Its contemporary appearance is a radical departure from the traditional style of other Catholic places of worship. After five years of work, St. Paul's Cathedral in Abidjan was completed in 1985 and has since quickly become one of the emblems of the city, primarily due to its unusual structure. The avant-garde construction, dominated by triangular shapes, plays with symbols, such as that of the Holy Trinity or the tent – a metaphor for hospitality – through the immense concrete veil that covers the summit. On the façade, the walls plunge forwards and are reminiscent of an elephant's tusk pushing down into the ground. However, the most impressive part is the main bell tower, facing the coast. It has the silhouette of a 70-metre high giant who, like an allegory of the African man, seems capable of towing a mountain along. In just a short time, St. Paul's Cathedral, the biggest in the whole of Africa, has managed to well and truly capture the hearts of the people of Abidjan.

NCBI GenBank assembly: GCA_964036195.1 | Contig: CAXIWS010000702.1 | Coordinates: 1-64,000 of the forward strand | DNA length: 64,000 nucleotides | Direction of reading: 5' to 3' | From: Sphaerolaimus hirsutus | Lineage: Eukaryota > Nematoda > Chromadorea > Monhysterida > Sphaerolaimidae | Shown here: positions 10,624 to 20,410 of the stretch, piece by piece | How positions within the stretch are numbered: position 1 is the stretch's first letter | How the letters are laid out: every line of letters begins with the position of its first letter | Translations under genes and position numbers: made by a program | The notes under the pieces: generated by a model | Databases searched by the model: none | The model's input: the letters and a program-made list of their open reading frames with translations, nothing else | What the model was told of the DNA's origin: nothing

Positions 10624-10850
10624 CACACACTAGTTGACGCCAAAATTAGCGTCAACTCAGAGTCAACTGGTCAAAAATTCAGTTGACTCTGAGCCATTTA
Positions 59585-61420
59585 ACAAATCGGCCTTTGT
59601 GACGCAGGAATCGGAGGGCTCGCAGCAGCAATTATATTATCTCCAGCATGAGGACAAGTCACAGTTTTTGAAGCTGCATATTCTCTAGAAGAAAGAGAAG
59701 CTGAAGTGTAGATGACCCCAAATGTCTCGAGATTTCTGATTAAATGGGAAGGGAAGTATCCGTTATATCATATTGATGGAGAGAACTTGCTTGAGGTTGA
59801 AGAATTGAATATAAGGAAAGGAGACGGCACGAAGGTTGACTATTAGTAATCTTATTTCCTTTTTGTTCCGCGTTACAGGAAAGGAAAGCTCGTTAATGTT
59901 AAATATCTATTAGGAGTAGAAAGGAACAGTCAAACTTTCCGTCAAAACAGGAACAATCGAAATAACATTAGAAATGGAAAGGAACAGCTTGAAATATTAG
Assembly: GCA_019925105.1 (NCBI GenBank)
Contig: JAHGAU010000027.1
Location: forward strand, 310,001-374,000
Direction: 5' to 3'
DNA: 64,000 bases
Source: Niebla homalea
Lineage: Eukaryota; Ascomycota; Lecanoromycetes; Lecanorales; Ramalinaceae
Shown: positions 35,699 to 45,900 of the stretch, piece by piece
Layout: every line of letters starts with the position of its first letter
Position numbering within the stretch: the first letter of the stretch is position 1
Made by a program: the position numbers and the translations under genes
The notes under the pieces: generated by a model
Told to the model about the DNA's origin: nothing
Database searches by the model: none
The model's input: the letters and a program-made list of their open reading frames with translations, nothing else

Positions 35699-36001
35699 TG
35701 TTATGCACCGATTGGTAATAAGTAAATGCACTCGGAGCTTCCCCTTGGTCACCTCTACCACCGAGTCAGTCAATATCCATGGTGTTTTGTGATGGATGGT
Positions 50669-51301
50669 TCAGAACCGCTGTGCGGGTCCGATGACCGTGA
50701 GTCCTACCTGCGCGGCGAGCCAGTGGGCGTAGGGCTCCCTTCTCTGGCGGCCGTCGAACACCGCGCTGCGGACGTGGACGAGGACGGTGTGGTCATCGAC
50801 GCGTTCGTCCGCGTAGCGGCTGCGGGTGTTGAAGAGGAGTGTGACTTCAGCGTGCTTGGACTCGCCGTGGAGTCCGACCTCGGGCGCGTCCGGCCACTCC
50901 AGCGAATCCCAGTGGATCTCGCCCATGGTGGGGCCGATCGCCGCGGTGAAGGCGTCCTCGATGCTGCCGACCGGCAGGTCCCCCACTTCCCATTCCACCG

St. Paul's Cathedral in Abidjan
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